Via Animal Architecture blog, the result of the Beyond the Hive Competition (that was featured here last month) was announced this week and the winner was the Beevarian Antsel and Gretel Chalet. There are images of all of the constructed designs along with images of the structures with their designers at the British Land website. Here are images of the designs and the final constructed projects via the British Land website.
Beyond the Hive Competition:: British Land
Beyond the Hive Competition:: The Metropolitan Field Guide
The UK really does have some excellent wildlife habitat design competitions. One of the most recent is called Beyond the Hive where designers created luxury hotels for the insects of London. The competition is a joint effort between British Land and The City of London Corporation “to celebrate 2010 as the International Year of Biodiversity.” There are five finalists and they will actually be building their designs for public viewing and voting. The designs are aimed at attracting a range of insects including beetles, bees, butterflies, spiders and a variety of others. The designs are very creative and have some entertaining names as well. This is really the kind of design that is so exciting because it’s a step to bridge the gap between ecology, habitat and aesthetics. Good design can be functional and artistic.
Here are a couple of the entries from the competition.
The Bumblebee City Nesters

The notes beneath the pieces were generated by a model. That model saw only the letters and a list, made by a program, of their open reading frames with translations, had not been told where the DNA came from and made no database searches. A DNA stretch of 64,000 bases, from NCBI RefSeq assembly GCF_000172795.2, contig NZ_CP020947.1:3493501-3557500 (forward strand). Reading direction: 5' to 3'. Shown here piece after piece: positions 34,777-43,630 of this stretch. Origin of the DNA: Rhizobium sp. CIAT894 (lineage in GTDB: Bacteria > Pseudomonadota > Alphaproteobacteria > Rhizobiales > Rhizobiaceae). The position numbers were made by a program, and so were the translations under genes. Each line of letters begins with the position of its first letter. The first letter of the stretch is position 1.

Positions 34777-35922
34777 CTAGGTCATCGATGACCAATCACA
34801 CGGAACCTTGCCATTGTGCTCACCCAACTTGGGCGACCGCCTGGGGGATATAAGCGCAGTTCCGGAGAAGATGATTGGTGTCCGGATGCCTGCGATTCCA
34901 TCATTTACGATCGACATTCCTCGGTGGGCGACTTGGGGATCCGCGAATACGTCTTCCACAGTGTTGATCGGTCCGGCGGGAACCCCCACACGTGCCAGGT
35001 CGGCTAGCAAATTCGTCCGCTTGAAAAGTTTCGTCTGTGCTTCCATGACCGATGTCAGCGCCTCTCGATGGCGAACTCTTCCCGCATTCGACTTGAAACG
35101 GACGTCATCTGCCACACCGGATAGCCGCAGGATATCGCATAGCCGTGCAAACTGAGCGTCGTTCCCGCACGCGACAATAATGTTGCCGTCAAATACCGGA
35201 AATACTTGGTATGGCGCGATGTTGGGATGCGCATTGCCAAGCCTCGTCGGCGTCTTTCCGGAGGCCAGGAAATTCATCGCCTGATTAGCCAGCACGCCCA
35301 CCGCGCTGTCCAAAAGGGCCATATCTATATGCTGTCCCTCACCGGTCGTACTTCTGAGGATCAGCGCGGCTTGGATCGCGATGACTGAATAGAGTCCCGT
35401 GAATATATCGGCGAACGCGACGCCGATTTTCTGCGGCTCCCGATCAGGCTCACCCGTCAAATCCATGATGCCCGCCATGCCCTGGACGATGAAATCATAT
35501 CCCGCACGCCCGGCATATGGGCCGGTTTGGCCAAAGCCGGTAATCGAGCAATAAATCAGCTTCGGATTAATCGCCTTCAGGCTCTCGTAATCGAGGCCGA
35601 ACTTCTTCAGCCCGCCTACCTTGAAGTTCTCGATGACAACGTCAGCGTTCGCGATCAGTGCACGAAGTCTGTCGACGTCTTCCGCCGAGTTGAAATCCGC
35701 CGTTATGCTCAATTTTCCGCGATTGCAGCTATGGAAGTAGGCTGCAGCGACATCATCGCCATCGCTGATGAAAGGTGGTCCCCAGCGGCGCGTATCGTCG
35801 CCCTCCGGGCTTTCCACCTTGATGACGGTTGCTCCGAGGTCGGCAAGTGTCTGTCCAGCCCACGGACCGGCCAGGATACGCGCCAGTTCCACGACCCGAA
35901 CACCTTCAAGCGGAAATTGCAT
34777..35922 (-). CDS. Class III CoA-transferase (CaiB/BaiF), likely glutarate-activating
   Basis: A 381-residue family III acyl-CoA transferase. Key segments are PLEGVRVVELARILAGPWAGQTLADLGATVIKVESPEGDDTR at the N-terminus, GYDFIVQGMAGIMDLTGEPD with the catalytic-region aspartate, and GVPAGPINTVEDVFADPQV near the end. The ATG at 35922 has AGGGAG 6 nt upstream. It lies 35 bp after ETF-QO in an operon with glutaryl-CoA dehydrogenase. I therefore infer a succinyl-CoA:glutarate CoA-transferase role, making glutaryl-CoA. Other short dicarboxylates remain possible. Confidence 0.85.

The Wildlife Design Competition from the Holbeck Urban Village in Leeds has just closed and the winners will be announced next month. This is the second year of the competition and before the winner is announced, let’s take a look at last years winner. A wildlife high-rise skyscraper was the winner last year by Garnett Netherwood Architects. The 40′ tall structures are made with reclaimed building materials and sit along a canal. The tower is aimed to provide habitat from all kinds of fauna including butterflies, bats and birds. The judges liked the design and said the following about it:
The Urban Takeback design had the right balance of ambition alongside a sensitive understanding of the local environment. Also, its high visibility gives it potential to be a focal point for engaging and attracting the community.
However, the design is entirely conceptual…
This is a very exciting upcoming competition addressing the issue of wildlife crossings. (See the right hand column on this blog for many links on the issue.) The competition website by the ARC states the following about the competition.
ARC will engage the best and most innovative international, interdisciplinary design teams—comprised of landscape architects, architects, engineers, ecologists, and other experts—to create the next generation of wildlife crossing structures for North America’s roadways. This competition seeks specifically from its entries, innovation in feasible, buildable context-sensitive and compelling design solutions for safe, efficient, cost-effective, and ecologically responsive wildlife crossings. In doing so, it hopes to raise international awareness of a need to better reconcile the construction and maintenance of road networks with wildlife movement.
There are a number of successful wildlife crossings in North America, some large, some small, some over and some under. The Banff wildlife crossings have been one…